Nonetheless some important cultural changes have occurred since World War II. In particular, the book examines some of the processes which have uncoupled culture from the social; the erosion of the ideal of the heroic life in the face of the onslaught from consumerism and the deformation of culture; and the rise of new forms of identity development. It explains why culture has gained a more significant role in everyday life and also why it has come to preoccupy the Academy in recent years.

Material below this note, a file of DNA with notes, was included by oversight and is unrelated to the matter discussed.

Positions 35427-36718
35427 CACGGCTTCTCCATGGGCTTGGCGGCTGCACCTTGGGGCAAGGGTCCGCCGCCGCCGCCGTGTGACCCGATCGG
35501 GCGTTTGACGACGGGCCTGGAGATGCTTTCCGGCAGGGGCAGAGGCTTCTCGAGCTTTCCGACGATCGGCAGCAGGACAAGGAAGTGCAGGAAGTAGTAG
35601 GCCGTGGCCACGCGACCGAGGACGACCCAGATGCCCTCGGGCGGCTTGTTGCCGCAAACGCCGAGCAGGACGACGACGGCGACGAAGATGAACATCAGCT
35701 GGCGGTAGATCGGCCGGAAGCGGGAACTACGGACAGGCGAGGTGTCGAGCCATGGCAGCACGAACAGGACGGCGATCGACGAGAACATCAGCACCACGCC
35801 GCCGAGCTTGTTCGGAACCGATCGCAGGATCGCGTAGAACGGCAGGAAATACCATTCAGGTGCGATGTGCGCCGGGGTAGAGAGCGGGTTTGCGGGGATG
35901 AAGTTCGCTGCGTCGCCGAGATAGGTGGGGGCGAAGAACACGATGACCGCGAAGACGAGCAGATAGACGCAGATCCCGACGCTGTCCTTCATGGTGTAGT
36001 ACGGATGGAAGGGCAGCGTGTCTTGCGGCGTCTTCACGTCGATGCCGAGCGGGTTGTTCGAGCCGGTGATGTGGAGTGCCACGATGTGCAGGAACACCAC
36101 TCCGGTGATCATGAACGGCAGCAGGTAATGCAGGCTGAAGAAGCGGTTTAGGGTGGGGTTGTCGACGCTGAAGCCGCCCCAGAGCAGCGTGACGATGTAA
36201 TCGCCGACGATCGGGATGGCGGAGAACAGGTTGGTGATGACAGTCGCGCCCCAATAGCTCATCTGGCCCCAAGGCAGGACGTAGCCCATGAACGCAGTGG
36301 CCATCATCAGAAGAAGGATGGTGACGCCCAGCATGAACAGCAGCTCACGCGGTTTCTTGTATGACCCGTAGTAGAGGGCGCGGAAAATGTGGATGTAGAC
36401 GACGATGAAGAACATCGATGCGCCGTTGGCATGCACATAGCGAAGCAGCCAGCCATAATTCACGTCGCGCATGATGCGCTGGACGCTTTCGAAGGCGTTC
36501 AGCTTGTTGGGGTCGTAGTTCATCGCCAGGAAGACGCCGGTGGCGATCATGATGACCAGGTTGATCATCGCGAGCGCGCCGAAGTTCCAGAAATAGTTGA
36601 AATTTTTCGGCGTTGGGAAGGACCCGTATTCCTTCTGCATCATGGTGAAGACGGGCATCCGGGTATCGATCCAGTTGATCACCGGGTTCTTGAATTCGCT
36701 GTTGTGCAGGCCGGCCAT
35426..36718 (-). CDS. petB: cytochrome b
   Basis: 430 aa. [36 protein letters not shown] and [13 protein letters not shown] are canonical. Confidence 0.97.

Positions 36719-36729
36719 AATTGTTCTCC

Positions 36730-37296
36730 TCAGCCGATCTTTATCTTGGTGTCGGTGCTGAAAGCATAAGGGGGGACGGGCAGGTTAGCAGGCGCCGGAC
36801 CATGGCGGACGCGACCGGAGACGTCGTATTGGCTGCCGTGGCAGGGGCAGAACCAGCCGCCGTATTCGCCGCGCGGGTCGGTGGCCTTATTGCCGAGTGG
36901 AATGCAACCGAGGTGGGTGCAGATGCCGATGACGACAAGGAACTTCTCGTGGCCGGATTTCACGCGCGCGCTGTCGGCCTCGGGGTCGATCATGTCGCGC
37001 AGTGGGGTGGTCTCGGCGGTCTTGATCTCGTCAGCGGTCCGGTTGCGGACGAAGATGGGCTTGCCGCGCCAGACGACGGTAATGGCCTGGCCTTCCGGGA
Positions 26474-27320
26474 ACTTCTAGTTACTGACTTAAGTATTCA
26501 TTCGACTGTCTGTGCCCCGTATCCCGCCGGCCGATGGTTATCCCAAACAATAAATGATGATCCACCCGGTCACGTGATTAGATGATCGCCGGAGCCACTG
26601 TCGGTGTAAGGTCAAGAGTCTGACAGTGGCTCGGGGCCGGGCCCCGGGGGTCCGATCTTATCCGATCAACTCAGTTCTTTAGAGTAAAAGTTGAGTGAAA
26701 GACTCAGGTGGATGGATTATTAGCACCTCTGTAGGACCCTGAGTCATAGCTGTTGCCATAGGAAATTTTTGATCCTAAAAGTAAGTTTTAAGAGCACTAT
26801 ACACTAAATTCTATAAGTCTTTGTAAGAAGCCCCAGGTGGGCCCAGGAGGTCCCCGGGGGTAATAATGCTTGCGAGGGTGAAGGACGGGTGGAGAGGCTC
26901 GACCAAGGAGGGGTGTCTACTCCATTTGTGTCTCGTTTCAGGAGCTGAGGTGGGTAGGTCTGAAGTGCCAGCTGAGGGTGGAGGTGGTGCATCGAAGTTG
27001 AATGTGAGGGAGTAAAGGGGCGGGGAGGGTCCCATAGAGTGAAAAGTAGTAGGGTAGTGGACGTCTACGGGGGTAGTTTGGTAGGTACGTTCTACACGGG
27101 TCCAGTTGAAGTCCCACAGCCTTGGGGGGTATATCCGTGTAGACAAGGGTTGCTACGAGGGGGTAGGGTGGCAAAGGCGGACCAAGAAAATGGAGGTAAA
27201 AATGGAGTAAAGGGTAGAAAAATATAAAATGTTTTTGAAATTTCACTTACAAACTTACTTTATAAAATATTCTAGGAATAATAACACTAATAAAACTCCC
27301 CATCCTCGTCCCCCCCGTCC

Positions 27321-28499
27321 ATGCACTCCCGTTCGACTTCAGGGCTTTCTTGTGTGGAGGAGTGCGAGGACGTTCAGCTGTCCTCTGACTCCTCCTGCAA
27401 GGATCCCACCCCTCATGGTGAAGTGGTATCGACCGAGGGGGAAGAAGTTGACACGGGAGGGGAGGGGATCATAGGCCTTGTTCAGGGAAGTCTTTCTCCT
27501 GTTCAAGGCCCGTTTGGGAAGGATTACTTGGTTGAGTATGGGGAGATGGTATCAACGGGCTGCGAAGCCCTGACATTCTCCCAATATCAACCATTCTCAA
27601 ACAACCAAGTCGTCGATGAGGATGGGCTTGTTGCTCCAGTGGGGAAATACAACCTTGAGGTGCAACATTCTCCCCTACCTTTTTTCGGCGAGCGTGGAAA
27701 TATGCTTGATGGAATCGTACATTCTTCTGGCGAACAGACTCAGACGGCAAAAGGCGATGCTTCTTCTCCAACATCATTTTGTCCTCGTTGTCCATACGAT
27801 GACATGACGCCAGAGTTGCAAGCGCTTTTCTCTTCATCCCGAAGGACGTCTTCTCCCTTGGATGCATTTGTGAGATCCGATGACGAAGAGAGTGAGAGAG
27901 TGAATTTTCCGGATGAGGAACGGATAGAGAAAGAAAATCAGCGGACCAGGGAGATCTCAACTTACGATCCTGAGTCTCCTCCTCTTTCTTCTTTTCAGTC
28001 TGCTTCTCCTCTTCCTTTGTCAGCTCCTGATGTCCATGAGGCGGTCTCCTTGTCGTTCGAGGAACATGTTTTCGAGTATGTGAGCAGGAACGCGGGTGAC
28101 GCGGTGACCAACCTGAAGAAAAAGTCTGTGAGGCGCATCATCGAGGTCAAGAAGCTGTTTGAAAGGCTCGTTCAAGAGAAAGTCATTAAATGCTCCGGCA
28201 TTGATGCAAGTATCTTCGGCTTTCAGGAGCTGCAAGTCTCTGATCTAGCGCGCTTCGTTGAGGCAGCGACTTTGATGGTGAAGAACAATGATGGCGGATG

Mike Featherstone looks at the effects of the multiplication of cultural goods and images on our ability to read culture and develop fixed meanings and relationships. He highlights the importance of the global in attempting to cope with the objective difficulties of cultural overproduction. The book concludes that the rise of non-Western nation-states with different cultural frames produces different reactions of modernity, making it more appropriate to refer to global modernities.